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Stomp Dance, storytelling and stickball in the rain

Traditional Stomp dancers move around a raging fire that sparks toward rain clouds Sept. 19 during the Tampa Seminole Cultural Exchange.
Traditional Stomp dancers move around a raging fire that sparks toward rain clouds Sept. 19 during the Tampa Seminole Cultural Exchange.

LAKELAND — The highlight of the four-day Tampa Seminole Cultural Exchange was the all-day and all-night cultural celebration Sept. 19, as Native teachers from several Tribes braved a rainy Florida day on the Lakeland property to dance, tell stories, instruct, eat, play stickball and share the precious culture that connects them all as Creek Seminole American Indians.

In Lakeland, where the Seminole Tribe of Florida owns 900 acres just north of Interstate 4 in Polk County, Natives of all ages participated in a jamboree of unique traditions.

“This was all for education and fun,” said Seminole Tribe member Herbert Jim, the Tampa cultural director who organized the event with Creek language expert Marcus Briggs-Cloud and Tampa Reservation Administrator Richard Henry. “My grandmother told me that when we stop our ceremonies and lose our language, we lose our connection with the Creator. She was talking about assimilation, going against our culture, losing it all.”

Prominent teachers and tradition carriers at the cultural exchange included Oklahoma Creeks’ Sam Proctor, Reuben Proctor, Leon Bell, Pat Bell, Marilyn Cloud, Ben Yahola, Tawna Little, Nokos-Afvnoke Cloud, Hemokke Cloud, Patricia Deere, Woxie Deere, Lindsey Little, Pakpvkuce Little, Kococvmpv Little and Patti Hall. From Florida, Mohawk Jerome Rockwell (who was raised in Miccosukee), Pete Osceola Jr. (Miccosukee) and Seminoles Jeanette Cypress and Mary Jene Koenes also participated.

The group’s activities included a dinner at the Tampa Hard Rock Fresh Harvest and a day at the Big Cypress Reservation, where they rode in airboats and swamp buggies, observed traditional alligator wrestling and enjoyed a talk by Pete Osceola Jr.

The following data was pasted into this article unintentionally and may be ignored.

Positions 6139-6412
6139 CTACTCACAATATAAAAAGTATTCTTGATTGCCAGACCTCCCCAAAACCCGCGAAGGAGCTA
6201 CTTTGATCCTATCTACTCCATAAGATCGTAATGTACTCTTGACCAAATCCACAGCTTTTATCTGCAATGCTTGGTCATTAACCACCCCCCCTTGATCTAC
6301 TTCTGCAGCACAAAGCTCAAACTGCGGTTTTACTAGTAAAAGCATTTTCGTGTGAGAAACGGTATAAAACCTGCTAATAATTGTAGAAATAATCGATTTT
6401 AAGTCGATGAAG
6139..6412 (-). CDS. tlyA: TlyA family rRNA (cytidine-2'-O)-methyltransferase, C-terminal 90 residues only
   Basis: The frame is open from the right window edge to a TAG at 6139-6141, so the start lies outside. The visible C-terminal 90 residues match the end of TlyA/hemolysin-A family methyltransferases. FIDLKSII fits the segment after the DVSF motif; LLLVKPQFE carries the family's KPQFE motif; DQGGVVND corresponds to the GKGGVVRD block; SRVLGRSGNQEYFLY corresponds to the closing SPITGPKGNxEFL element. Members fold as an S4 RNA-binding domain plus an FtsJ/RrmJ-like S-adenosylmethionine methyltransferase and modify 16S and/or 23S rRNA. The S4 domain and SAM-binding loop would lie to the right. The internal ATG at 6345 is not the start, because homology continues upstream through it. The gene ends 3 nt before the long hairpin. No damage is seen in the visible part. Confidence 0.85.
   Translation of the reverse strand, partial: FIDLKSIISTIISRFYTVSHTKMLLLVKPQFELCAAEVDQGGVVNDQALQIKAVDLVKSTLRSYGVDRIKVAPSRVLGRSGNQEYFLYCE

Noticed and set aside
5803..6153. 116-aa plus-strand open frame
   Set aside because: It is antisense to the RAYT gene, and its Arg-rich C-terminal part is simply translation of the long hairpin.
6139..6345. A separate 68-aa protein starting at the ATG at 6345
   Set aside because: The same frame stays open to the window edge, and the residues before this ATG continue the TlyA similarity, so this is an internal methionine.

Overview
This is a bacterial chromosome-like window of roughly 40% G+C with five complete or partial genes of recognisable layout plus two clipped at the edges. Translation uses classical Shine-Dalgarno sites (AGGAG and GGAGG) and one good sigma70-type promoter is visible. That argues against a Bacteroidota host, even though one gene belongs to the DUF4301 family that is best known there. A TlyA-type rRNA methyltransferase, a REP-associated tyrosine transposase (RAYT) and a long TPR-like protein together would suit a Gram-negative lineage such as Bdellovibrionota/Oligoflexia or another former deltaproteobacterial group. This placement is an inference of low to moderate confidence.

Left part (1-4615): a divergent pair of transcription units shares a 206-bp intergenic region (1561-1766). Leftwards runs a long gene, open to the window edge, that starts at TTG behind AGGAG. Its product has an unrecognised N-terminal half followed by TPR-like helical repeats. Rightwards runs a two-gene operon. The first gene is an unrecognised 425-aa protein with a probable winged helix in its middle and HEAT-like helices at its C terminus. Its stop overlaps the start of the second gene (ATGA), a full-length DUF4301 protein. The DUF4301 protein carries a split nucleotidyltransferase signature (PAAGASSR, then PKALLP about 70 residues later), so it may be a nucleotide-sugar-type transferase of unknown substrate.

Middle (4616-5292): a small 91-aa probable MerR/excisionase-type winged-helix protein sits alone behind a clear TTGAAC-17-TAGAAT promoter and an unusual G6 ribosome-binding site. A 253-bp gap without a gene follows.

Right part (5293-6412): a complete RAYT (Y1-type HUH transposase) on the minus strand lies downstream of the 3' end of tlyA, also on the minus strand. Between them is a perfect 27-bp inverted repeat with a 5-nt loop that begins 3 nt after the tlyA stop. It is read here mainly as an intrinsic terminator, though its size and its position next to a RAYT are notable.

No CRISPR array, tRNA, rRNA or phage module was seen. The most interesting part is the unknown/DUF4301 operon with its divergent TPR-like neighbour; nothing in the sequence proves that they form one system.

The day at the Lakeland property began early with introductions by Jim, Henry and Briggs-Cloud. It continued with a demonstration of cultural traditions by Cypress and Koenes, a discussion on cultural laws led by Osceola, a Ribbon Dance by Marilyn Cloud and a talk about food sovereignty by Yahola.

As rain fell, the group gathered beneath a tent to hear Leon Bell tell stories and further discuss cultural laws. A short break in the rain sent a dozen young boys and girls out to the stickball area where Tampa maintenance supervisor Paul Simmons found and replanted a tall tree pole, skinned except for the bush at the top.

When the girls (who can only use their hands during the game) began to dominate the boys (who only use sticks), Joel “JoJo” Frank Jr. grabbed a couple sticks and began whooping and running around waving his paddles in the girls’ faces. When heavy rain returned, the game merely continued.

After dinner, as night came out and the half-moon lit the dance area, Rockwell, beneath his big cowboy hat and holding a redbay twig, began calling and singing as he led the first of more than four hours of dances – some quiet, some wild.

The idea for a cultural exchange was born last year during a Tampa youth campout sponsored by the Seminole Police Department. Jim and Bobby Henry decided to put on a Seminole Stomp Dance for youth.

“Chairman James Billie was in attendance and watched his children take part,” Jim said. “He came to me with the idea of a cultural exchange with our brothers out west, to see what they do and show them what we do.”

The first time such an event took place, according to Jim, was in 1987 when medicine man Sonny Billie traveled to Oklahoma to participate in a Green Corn Dance with Oklahoma Seminoles.

“We got the idea to invite here all the ones who were at that Corn Dance when Sonny went out there,” Jim said.

Most, however, had passed away.

“So we all sat down and came up with a list of people who had great knowledge of cultural traditions and were able to talk about themselves, their Clans, their lineage and what their Tribes were all about,” Jim said. “We came up with some very good teachers. Some had never been on an airplane or traveled very far.”

After a much needed rest, the visitors left for home on Sept. 20.

“This was such a great event,” said Briggs-Cloud, who teaches a language immersion program for Tampa Seminoles. “It was magical.”

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